Reformulating Injectables for Oral Delivery - Pharmaceutical Technology

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Reformulating Injectables for Oral Delivery
Could oral absorption-enhancing technologies change the shape of protein delivery?


Pharmaceutical Technology
Volume 35, Issue 10, pp. 48-56

Oral absorption-enhancing technologies

Oral absorption-enhancing technologies are one way to address the problem of poor bioavailability encountered in biopharmaceutical drug delivery. Several specialty pharmaceutical companies have developed such technology platforms.

Passive transcellular transport through small-molecule carriers. One approach taken by the biopharmaceutical company Emisphere Technologies uses small-molecule carriers to enable the passive transcellular transport of drug molecules across cell membranes. The company has developed a library of about 4000 proprietary small-molecule compounds, including acylated amino acids. The compounds' molecular weights typically are less than 400 Da and are the basis of Emisphere's Eligen Technology.

The company uses a screening process to match the properties of its carriers (e.g., solubility) to those of the drug to be formulated. The goal is to find carriers that will help protect the drug and interact with it in the right way to deliver it into circulation.

The carriers and the protein are blended together in a conventional process, but manufacturers must control parameters such as heat to ensure that the protein is not damaged. "It's really, in most cases, blending the carriers and proceeding with the process as you would with any other oral drug," says Prateek Bhargava, Emisphere's manager of formulations. The carriers can be used in most processes (e.g., milling, blending, and compression) and require no special handling.

After blending, the carrier and protein engage in a weak, noncovalent interaction that does not alter the protein's form. The process is similar to that of physically mixing a small-molecule active ingredient and excipient. This interaction protects the protein from rapid degradation as it enters the acidic environment of the stomach and confronts enzymes in the small intestine. The carriers transport the therapeutic molecule through the gastrointestinal tract quickly, which also reduces the opportunity for protein degradation, says David Gschneidner, Emisphere's director of chemistry.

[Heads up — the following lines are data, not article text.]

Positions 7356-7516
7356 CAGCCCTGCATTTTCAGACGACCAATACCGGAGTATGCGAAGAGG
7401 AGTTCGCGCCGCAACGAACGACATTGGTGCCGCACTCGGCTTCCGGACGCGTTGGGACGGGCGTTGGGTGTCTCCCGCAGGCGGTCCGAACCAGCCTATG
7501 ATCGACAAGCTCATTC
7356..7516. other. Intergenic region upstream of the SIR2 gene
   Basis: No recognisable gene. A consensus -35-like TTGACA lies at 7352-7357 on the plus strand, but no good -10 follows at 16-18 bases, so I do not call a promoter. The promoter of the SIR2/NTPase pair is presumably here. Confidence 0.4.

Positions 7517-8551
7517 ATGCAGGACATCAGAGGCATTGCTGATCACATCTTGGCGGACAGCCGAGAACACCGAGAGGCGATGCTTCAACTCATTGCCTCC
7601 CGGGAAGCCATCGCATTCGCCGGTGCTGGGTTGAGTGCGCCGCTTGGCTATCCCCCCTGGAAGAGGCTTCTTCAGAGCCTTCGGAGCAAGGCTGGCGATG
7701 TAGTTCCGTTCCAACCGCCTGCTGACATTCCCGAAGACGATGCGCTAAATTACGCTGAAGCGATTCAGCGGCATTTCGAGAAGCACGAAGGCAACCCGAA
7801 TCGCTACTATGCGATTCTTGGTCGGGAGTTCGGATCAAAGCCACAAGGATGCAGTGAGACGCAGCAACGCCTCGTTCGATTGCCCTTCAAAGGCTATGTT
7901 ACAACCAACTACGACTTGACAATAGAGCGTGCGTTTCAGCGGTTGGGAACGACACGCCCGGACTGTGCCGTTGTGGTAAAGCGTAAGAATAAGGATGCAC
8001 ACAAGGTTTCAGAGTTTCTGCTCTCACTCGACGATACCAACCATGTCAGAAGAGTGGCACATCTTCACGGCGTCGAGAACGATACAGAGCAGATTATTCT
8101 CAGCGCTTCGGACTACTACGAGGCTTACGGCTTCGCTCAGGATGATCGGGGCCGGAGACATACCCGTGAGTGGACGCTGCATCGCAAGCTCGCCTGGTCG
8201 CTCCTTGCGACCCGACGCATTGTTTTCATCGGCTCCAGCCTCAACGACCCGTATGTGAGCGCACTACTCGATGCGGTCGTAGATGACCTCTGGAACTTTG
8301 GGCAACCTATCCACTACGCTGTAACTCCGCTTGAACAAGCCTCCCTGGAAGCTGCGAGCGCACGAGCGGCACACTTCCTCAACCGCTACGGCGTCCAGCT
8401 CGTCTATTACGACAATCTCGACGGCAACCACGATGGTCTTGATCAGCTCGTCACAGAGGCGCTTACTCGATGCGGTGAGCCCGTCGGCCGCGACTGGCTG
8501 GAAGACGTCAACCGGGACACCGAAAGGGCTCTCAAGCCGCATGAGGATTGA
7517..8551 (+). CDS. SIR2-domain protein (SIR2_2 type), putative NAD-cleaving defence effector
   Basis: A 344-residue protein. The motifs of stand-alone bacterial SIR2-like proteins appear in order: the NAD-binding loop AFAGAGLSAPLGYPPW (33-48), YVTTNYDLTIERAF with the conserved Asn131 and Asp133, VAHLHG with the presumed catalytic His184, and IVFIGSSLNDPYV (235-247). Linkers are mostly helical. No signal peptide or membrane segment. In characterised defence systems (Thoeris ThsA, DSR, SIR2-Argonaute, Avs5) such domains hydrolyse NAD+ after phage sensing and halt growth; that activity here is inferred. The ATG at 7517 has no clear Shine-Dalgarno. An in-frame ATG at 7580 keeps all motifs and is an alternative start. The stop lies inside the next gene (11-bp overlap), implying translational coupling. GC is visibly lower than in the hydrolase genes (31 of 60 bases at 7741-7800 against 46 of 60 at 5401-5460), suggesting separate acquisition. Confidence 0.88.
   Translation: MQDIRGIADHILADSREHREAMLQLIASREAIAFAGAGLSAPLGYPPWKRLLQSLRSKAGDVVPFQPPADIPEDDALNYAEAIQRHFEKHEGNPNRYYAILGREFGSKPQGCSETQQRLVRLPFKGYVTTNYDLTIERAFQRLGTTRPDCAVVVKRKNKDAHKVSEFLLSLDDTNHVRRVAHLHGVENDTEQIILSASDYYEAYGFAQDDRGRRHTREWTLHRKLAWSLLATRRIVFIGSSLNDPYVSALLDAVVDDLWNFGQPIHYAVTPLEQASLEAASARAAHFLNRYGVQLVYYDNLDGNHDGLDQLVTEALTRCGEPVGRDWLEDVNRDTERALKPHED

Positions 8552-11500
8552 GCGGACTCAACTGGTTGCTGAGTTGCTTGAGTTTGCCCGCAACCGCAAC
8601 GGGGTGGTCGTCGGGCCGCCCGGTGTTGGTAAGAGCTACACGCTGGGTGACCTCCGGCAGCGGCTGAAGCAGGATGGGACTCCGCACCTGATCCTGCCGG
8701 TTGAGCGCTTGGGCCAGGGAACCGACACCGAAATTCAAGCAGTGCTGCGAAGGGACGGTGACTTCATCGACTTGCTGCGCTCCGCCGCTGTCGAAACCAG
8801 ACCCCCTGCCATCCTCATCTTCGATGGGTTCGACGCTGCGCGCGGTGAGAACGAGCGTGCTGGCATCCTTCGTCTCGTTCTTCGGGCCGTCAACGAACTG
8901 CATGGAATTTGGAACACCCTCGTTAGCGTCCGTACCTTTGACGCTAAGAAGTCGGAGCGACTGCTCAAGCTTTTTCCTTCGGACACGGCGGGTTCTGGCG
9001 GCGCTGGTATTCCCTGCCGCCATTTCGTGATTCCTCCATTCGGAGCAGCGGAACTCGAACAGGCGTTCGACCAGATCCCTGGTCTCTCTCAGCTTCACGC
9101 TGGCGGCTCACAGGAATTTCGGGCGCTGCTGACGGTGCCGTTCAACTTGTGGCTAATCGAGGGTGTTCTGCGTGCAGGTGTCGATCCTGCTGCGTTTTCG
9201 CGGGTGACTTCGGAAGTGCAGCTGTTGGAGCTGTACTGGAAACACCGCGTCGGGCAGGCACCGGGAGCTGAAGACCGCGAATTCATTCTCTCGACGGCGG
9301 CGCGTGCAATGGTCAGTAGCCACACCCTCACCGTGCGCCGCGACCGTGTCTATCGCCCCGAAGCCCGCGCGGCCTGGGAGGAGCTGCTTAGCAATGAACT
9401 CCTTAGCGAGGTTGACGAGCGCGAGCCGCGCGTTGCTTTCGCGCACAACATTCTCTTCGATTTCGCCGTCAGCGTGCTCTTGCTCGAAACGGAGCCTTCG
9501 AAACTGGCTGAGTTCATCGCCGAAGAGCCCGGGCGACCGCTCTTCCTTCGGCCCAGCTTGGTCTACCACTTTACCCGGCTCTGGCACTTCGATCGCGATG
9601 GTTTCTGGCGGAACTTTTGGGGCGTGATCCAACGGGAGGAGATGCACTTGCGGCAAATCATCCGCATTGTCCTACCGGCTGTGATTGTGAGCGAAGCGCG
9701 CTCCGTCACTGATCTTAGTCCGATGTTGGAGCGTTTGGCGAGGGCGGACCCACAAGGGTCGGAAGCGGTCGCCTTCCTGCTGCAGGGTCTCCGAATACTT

Unlike other carrier-based drug-delivery systems that typically use permeation enhancers, the Eligen Technology conveys its payload through passive transcellular transport. The carriers cause a transient fluidization of the membranes in the gastrointestinal tract, thus increasing their permeability. After the membrane absorbs the formulation, it closes again. "Typically, we start to see absorption in the stomach. It can also continue into the upper intestine, all the way through the small intestine, but we typically see a rapid uptake of the drug, says Gschneidner.

After the formulation enters the bloodstream, it is greatly diluted. The large volume of blood is enough to break the weak noncovalent bond between the carrier and the protein, thus causing the two to separate in a passive process. The carrier is eliminated through normal excretory processes.

The largest molecule that the Eligen Technology has delivered is human growth hormone, which has a molecular weight of about 22 kDa. The carriers also have been able to deliver heparin, which has a molecular weight of 12–15 kDa, and insulin, which has a molecular weight of almost 6 kDa.

Emisphere has not yet marketed an oral formulation of a large molecule, but has one product, salmon calcitonin, a 32-amino-acid linear polypeptide hormone, in Phase III clinical trials. The drug, a treatment for osteoporosis and osteoarthritis, is being developed jointly with Novartis. In addition, Emisphere is collaborating with Novo Nordisk on the oral delivery of glucagon-like peptide-1 (GLP-1) and insulin analogs. The GLP-1 analogs are in Phase I trials, and the oral insulin is in preclinical development.


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